I have a personal belief that not everyone is wired to make money. I’m not sure if people are born with it, but I call it the money-making gene. Regardless of whether it’s inherited or learned, it’s an important skill set for the people on your team to possess. You might not realize how destructive that can be to your business if they don’t.
The economist Milton Friedman famously said that the purpose of every business is to maximize shareholder value. In other words, to make money. That maxim has since been expanded to include maximizing the return for all stakeholders in a business. Still, the importance of making money hasn’t changed, since profitability is critical to survival.
The importance of money
How you view money is part of how you view the universe. It’s neither a good thing nor a bad thing. Some of our brains work this way–and some don’t. Some people are far more artistic or creative; money is just the last thing they think about. Some even think money is the source of evil and should effectively be eliminated.
The trouble comes when someone who doesn’t think about money is asked to play an important role in a business whose primary goal is to make money.
While we don’t always associate what happens in our personal lives with how we might perform at work, there are a lot of synergies when it comes to attitudes and aptitudes related to money. If someone doesn’t make good financial decisions in their personal life, why should you expect that to be any different on the job?
I once had a person working for me in an international sales role. It was always a problem when this person needed to travel because their personal finances were a wreck. They didn’t qualify for a credit card and didn’t have enough cash in the bank to cover the advanced costs of airfare or hotels. That meant that we had to issue this person a cash advance before they traveled to cover their travel costs ahead of time and collect the remaining cash when they returned. This was the only person I have ever done this with over the course of my career, and it will be the last.
While you might argue that their personal finances had nothing to do with the job, you’d be wrong. This person made a series of bad deals for the company, all resulting from their lack of financial acumen. Put another way, I had someone in a sales role who lacked the money-making gene. Lesson learned.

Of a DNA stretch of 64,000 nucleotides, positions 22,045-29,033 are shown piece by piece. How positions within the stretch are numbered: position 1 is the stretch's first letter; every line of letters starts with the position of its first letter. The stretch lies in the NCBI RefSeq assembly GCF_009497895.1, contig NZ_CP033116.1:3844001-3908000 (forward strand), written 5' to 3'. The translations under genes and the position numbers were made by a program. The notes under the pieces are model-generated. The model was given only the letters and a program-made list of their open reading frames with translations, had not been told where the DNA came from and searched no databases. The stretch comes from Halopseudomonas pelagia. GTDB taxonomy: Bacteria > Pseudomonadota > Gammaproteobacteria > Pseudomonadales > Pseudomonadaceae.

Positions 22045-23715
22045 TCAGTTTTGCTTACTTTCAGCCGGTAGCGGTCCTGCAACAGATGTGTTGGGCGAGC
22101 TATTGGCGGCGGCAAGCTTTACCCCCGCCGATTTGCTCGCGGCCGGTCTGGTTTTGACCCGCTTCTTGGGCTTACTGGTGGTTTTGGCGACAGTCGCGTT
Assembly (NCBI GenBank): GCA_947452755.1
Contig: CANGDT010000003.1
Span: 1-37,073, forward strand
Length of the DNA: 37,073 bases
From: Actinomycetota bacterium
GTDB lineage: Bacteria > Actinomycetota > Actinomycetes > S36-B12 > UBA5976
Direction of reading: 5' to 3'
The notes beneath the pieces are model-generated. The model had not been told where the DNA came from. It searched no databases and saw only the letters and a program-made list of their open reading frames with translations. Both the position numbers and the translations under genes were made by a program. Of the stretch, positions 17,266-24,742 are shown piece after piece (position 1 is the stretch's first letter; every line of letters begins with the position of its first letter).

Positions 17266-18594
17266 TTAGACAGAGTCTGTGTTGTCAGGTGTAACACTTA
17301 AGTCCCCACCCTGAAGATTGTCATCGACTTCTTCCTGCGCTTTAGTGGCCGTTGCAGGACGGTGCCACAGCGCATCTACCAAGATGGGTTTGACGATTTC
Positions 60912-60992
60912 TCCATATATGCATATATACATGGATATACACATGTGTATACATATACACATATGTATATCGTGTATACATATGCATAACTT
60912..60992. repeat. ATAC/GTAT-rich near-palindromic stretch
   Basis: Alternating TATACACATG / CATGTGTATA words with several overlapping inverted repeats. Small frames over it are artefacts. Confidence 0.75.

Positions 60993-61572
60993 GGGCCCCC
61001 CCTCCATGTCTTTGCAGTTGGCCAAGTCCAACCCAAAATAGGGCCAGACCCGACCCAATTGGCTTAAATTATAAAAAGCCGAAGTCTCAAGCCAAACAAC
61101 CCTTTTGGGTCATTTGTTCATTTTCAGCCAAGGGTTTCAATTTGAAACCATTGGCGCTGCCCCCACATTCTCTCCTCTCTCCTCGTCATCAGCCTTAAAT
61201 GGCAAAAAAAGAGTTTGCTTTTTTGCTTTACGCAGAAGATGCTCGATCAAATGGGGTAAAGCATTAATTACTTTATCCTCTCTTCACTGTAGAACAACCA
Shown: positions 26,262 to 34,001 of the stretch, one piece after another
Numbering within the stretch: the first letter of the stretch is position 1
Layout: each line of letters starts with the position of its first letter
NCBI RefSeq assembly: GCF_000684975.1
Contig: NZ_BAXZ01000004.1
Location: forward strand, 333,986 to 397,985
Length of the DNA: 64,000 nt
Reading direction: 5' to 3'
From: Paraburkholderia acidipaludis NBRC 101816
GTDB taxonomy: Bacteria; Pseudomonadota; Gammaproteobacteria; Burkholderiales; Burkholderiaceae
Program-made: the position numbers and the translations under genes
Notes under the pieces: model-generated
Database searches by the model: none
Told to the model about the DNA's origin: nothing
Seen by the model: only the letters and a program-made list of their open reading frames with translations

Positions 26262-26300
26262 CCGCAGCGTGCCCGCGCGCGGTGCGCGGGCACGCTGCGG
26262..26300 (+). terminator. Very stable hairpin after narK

It starts at the top
Don’t overlook that even people who start businesses might lack the money-making gene. I was involved in just such a case. The company’s founder was a brilliant and creative person who had found a way to start a business and deliver a great customer experience. But that came with a catch: This person had no clue about how to make money with the business they started.
Despite that, the founder raised millions of dollars from investors based on the business’s potential. But, after most of that money had been unwisely spent, the company was forced to bring in a new CEO to help the company turn things around. Sadly, it was another case of someone who lacked the money-making gene.
What does your team look like
Just remember that it’s easy to fall into the trap of thinking everyone thinks the way you do. If you understand how to make money as a leader, don’t assume everyone else on your team does as well.
And to be clear, there are places for creative thinkers who might not possess this skill. The key is to ensure their roles work to their strengths–and not their weaknesses.
So, when it comes to your team, who has the money-making gene, and who doesn’t? Anyone involved in making financial decisions–in sales, marketing, finance, etc.–should have the money-making gene, or you might be in big trouble.